Aug 16, 201207:29 AMDaily News
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Disc golf is fun for the whole family
Matt Hamilton has high hopes for his beloved sport.
The Camp Hill father is an avid disc golfer of 19 years, and he hopes that one day he can flip on ESPN and see coverage of the sport on TV.
With the way the sport is growing, Hamilton just may get to see it happen.
Disc golf is “golf” played with a small Frisbee®-like disc.
The goal is to complete a course of 18 holes using the fewest tosses possible. Holes are chain-link baskets with that catch the disc.
Hamilton first played at age 18 when he was living in Virginia and some friends took him out for a round. He moved to Memphis where he really got into the sport before coming to Camp Hill.
Originally, he couldn’t find anyone who played and went on a six-year hiatus. But that all changed when he saw someone digging in Creekside Park near his home.
“I ran into my buddy who started digging the first hole for this course here, and I knew right away what he was doing,” Hamilton said. “I came up and introduced myself to him, and he and I put this whole course in here.”
The two are still friends to this day, and the course is home to the Creekside Crawdads, Hamilton’s club. The Crawdads are one of three clubs in the area, including the Pinchot Park Fighting Llamas and Carlisle Coyotes.
Hamilton loves the competitive nature of the sport, but especially loves that it ultimately is a family game. Hamilton’s wife and 11-year-old daughter also play the sport, and his son has been very successful in his young career.
Tyler Hamilton, 14, recently finished 12th out of 32 in the Amateur Disc Golf World Championships in Charlotte, N.C.
“His division is 16 and under, and he was the youngest,” Matt Hamilton said. “He had a pretty good tournament.”
The elder Hamilton didn’t fare as well, but he enjoyed the experience and family vacation in Charlotte. His wife and Tyler met friends and had a great time driving around and meeting new people. The tournament drew people from more than 18 countries.
The people are arguably the best part about disc golf, Hamilton said.
“It’s the camaraderie of the people out here,” Hamilton said. “I’ve said it many times, disc golfers are the best people in the world. Most of them would give you the shirt off their back if you need it.”
The Crawdads have a mix of people with varied backgrounds, and they all come in handy when they have a job to do.
“We’ve got a mechanic that helps everybody in the club, carpenters that help out everybody, or if somebody needs a house painted, we all go over, pitch in and do a house painting for them,” Hamilton said. “It’s the camaraderie and brotherhood.”
There is also a brotherhood amongst the various clubs. Each club supports the others and attends their tournaments and events. Tournaments for 77 or even 144 people are selling out quickly, Hamilton said, which is more proof of the sport’s increasing popularity.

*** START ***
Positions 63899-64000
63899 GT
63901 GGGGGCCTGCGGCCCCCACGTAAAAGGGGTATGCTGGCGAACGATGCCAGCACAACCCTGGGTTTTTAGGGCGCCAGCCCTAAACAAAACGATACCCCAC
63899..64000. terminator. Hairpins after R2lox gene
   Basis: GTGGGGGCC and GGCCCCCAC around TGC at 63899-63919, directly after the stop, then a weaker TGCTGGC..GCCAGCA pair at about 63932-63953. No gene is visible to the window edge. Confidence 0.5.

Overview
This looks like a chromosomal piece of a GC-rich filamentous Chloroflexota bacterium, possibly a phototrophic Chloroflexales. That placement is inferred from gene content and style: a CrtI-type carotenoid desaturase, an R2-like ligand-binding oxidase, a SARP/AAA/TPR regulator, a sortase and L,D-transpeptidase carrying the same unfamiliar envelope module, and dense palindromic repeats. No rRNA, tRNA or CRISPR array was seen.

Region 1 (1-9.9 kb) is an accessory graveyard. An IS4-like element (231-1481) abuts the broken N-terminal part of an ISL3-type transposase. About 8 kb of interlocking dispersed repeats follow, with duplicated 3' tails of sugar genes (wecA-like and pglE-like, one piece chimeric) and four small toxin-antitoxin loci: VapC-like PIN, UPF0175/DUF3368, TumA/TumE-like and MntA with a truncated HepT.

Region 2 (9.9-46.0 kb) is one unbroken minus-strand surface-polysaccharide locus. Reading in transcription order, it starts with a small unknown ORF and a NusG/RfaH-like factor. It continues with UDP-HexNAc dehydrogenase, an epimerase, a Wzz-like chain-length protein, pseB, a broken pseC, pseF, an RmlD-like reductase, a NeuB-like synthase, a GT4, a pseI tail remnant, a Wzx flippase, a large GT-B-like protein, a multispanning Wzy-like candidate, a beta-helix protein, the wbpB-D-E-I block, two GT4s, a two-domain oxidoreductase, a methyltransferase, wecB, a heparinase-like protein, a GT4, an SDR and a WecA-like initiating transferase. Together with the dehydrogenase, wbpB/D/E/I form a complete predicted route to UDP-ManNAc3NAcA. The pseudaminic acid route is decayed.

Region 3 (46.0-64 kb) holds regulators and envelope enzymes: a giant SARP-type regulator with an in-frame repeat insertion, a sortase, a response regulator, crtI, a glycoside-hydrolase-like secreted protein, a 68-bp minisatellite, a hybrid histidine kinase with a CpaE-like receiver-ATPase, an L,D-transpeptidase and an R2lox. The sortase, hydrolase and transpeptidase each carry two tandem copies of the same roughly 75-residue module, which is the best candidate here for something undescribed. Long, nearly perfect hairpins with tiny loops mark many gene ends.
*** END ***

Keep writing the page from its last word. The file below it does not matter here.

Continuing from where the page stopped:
While Tyler doesn’t have friends at school who play, he does have friends in his neighborhood next to the park he routinely plays disc golf with. The rising freshman at East Pennsboro High School said the sport needs more publicity to take it to the next level.
Fans can see some disc golf tournaments with Comcast’s OnDemand feature, and some tournaments are broadcasted on discgolfplanet.tv.
The elder Hamilton said there is an organized round of disc golf played once a night somewhere in the area. The Crawdads hosted an event that featured two of the best disc golfers in the world, Jay and Des Reading, Thursday night in a clinic and tournament.
A benefit of disc golf that people rarely think of is its ability to cut down on vandalism and crime in community parks. Hamilton said foot traffic has increased “hundred fold” at Creekside, and there has been a subsequent decline in problems in the park.
“You ask any park director wherever they’re at, once a disc golf course is in, vandalism is down, attendance is up,” Hamilton said. “It’s just great all around for the parks and the clubs and people who want to play it.”
If you want to play:
It’s very simple to start playing disc golf. Get a disc from any sporting goods store—Hamilton also recommends buying from the various clubs or simply online—and find a local course. Carlisle has courses at Coyote Hills (Beagle Club Road) and White Tail Woods (Sheaffer Park); Camp Hill has Creekside (Matthew Drive in Ridley Park); Mechanicsburg has one in Willow Mill Park; and Pinchot Park in Lewisberry has a pair.
A course is coming soon to Spring Meadows Park in Boiling Springs.
Each player needs a disc. Play is just like golf with each person teeing off from a designated tee area, then continuing play with the person in back going first. Play continues until a player lands a disc in the basket. Score is based on par, which is usually designated on markers at each tee.
Whoever completes the course in the least amount of throws wins.
To get involved in a club, search online based on your area. The website for the Creekside Crawdads is: http://www.creeksidediscn.org/index.cgi